Gambia’s longtime leader Yahya Jammeh said on Saturday he would step down from power in a statement made in the face of pressure from West African armies that invaded his country to remove him after he refused to concede an election defeat to President Adama Barrow.
“I have decided today in good conscience to relinquish the mantle of leadership of this great nation,” he said on state television, wearing a white robe and looking tired.
Jammeh lost an election to Barrow in December and initially conceded defeat, but changed his mind saying the vote had been unfair.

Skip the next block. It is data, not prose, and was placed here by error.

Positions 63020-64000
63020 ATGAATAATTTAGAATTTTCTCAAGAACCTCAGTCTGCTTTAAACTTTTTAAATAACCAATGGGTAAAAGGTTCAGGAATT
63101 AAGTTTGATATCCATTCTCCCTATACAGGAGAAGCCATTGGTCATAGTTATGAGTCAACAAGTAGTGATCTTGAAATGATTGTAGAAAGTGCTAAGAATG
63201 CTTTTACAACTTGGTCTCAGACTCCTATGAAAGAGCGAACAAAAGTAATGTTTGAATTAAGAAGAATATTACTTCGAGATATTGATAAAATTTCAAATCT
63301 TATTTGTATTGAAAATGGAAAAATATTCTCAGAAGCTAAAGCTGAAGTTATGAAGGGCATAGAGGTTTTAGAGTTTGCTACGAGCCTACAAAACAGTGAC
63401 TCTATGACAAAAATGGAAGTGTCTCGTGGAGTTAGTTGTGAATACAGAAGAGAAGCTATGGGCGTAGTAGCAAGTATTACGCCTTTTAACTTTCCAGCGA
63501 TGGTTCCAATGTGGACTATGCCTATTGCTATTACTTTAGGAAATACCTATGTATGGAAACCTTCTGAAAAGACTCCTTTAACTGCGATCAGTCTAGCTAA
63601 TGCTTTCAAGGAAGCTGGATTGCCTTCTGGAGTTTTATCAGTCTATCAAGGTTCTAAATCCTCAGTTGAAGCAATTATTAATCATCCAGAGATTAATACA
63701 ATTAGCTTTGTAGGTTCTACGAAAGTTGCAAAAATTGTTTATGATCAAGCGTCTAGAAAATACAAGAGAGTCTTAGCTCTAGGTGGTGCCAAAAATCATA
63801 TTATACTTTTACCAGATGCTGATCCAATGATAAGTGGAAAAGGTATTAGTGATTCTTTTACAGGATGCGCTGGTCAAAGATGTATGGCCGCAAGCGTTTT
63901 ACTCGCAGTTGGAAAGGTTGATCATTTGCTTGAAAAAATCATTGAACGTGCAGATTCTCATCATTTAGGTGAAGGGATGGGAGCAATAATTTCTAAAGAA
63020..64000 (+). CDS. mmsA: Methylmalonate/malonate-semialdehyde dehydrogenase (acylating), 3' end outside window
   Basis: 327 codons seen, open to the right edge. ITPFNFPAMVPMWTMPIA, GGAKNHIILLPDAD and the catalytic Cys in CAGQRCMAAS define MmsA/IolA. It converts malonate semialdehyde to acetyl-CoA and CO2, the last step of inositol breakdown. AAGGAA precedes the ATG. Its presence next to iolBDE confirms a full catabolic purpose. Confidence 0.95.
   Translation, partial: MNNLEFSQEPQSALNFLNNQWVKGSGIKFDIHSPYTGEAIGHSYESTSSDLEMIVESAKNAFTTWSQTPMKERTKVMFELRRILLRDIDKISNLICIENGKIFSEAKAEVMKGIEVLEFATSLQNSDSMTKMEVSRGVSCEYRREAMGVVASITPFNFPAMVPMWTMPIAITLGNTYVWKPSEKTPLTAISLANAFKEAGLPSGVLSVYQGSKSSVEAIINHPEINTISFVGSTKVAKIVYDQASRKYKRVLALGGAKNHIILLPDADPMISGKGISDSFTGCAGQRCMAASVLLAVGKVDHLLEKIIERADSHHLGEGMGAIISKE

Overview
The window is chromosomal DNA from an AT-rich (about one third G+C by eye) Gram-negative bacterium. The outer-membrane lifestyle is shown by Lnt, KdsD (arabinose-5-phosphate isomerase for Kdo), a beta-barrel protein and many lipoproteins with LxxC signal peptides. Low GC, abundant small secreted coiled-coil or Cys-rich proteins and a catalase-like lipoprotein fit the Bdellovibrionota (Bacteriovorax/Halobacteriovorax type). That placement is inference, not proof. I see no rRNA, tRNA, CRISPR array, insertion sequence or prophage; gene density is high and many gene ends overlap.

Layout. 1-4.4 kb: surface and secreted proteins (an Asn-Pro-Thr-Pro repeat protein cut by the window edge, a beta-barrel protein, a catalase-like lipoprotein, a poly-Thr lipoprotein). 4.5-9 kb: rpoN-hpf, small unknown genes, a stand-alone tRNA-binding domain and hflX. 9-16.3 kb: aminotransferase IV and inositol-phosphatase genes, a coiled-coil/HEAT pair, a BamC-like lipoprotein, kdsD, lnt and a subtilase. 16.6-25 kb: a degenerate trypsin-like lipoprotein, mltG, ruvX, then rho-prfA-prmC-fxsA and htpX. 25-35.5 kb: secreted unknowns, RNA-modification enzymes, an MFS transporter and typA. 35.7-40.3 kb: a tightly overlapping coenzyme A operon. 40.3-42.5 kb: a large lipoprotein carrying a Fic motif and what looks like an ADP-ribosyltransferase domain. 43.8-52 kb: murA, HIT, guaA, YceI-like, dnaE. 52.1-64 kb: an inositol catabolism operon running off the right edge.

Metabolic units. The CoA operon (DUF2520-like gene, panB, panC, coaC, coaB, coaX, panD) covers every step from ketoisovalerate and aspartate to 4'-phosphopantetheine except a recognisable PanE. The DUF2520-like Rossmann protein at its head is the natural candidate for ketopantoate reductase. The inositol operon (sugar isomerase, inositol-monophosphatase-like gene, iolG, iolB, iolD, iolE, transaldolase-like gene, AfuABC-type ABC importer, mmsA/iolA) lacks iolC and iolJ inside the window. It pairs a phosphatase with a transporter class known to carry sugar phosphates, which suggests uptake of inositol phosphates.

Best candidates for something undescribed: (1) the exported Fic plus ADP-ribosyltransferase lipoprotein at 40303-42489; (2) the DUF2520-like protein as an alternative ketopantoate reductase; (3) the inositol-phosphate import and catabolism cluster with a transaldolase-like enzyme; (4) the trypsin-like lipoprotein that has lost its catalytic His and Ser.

Jammeh said his decision was taken in the national interest after prayer and said he was proud to have served the Gambian people, imploring them to work together as one nation.
His statement will be welcomed by democracy advocates across Africa and brings to an end a reign that began in 1994 when he seized power in a coup. His government established a reputation for torturing and killing perceived opponents to stifle dissent.
Barrow was sworn in on Thursday in neighbouring Senegal and late that night West African forces from regional bloc ECOWAS crossed the border and were poised to strike the capital to enforce the new president’s mandate and resolve the impasse.
Guinea’s President Alpha Conde and Mauritania’s President Mohamed Ould Abdel Aziz traveled to the capital Banjul on Friday to allow Jammeh one last chance to cede power peacefully.